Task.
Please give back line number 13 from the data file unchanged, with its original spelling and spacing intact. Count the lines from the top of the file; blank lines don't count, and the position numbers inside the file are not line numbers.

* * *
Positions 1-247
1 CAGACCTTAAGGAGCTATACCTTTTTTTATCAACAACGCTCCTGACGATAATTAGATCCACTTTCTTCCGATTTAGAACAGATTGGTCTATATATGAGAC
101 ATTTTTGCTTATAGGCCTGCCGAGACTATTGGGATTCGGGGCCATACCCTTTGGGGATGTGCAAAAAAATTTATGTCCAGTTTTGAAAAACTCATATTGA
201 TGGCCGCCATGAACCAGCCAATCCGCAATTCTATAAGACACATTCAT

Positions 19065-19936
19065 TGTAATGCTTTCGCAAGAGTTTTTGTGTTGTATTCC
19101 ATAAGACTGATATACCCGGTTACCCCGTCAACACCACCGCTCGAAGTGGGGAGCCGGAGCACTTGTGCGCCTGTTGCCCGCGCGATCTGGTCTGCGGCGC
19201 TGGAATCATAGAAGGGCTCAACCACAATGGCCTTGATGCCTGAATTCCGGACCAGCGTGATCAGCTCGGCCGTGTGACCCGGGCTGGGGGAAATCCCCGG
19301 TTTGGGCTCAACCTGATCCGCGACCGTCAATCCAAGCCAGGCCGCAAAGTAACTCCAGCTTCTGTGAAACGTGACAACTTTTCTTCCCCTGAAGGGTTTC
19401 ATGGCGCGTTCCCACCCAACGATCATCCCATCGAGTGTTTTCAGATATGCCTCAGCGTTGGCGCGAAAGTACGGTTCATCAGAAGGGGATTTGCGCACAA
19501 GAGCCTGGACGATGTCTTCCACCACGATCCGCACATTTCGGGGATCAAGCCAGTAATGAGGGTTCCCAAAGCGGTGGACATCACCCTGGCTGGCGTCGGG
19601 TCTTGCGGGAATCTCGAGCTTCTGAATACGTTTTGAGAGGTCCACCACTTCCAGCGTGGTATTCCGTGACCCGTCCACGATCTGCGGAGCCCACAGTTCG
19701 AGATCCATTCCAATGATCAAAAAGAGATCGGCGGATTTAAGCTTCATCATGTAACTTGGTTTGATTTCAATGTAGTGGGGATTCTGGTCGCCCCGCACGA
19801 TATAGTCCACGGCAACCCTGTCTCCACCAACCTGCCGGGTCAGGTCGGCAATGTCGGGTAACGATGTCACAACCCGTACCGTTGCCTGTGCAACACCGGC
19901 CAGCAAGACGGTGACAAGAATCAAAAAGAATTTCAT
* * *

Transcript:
19701 AGATCCATTCCAATGATCAAAAAGAGATCGGCGGATTTAAGCTTCATCATGTAACTTGGTTTGATTTCAATGTAGTGGGGATTCTGGTCGCCCCGCACGA